Understand which type of content works best on each platform. For example, Twitter is good for promoting new content. Facebook is good for engaging your audience in discussions and surveys. Pinterest is excellent for sharing images. Of course, a smart content marketer is also aware of the dangers of digital sharecropping — and not afraid to warn clients. In addition, “don’t waste time delivering content where your audiences don’t actually want you to be,” writes Kristina Halvorson and Melissa Rach, authors of Content Strategy for the Web. Know where your audience hangs out. And get their permission to interact.
Subscription assets Content marketers philippines photo editor understand the need for building subscription assets, including email subscriber lists and private community memberships. Not only will they be responsible for writing the content for these subscription models, but they may also need to have a firm understanding of how each one works — or even have the ability to manage, measure, and monitor each model. For example, a small business might assign the responsibility of writing, editing, uploading, monitoring, and measuring the emails for their email marketing campaigns to just one content marketer. So, dear content marketer, prioritize wisely. Otherwise, you’ll spread yourself too thin.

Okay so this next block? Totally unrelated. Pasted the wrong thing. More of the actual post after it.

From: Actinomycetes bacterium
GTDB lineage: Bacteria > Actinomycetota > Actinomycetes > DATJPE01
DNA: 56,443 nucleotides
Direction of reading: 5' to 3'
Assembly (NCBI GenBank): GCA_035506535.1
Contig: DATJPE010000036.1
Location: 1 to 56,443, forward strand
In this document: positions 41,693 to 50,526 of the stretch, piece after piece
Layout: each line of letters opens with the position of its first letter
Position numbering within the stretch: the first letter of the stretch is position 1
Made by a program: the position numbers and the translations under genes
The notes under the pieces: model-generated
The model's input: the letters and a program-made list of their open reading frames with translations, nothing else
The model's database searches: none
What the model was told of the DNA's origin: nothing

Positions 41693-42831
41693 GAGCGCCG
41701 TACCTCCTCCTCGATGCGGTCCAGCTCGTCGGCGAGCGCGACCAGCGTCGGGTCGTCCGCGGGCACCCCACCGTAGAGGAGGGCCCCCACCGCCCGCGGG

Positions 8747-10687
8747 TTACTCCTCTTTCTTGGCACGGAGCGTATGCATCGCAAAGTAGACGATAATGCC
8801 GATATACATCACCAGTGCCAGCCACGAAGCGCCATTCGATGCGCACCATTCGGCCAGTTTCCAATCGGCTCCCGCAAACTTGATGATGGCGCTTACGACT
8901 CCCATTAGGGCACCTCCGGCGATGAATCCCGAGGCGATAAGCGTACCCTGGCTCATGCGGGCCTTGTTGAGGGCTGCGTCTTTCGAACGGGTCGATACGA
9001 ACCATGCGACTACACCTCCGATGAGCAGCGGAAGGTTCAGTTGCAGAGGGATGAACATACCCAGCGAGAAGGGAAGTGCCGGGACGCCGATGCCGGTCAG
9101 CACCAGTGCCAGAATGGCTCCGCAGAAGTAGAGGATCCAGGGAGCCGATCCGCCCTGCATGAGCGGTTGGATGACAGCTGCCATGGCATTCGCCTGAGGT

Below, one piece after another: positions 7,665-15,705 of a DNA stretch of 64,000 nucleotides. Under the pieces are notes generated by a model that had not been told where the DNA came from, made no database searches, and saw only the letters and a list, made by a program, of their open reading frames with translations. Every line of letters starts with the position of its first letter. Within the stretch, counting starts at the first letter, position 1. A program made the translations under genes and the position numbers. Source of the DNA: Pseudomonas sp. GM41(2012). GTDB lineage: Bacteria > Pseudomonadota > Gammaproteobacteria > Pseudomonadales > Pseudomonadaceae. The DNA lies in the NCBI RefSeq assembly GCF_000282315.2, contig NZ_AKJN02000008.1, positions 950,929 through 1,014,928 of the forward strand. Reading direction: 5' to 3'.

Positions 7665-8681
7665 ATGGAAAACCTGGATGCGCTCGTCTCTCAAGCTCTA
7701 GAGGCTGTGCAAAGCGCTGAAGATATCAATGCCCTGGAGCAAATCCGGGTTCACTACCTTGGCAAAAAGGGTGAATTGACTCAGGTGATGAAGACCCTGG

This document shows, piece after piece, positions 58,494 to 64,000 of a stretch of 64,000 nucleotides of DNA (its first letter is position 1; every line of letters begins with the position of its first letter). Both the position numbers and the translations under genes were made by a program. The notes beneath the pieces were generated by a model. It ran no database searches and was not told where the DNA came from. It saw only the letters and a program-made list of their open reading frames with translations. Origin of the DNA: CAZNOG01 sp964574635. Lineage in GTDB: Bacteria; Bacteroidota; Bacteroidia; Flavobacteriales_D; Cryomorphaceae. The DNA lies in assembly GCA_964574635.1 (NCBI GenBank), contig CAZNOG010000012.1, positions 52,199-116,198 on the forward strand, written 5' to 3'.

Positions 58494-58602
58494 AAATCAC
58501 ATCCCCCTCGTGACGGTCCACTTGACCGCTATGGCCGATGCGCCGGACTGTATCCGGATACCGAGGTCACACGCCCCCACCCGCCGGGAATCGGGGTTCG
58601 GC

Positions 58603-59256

Stay one step ahead of your customers’ desires Let me end with a quote from Catherine the Great, who took sole control of Russia in 1762 after deposing her husband, Emperor Peter III: “One must govern in such a way that one’s people think they themselves want to do what one commands them to do.” The 48 Laws of Power, “to do this she had to be always a step ahead of their desires and to adapt to their resistance.” Now, while Catherine the Great is talking about governing citizens, the core concept here is leadership. Thus, I think this advice applies equally well to the content marketer, who is, in a sense, a leader — a leader of content.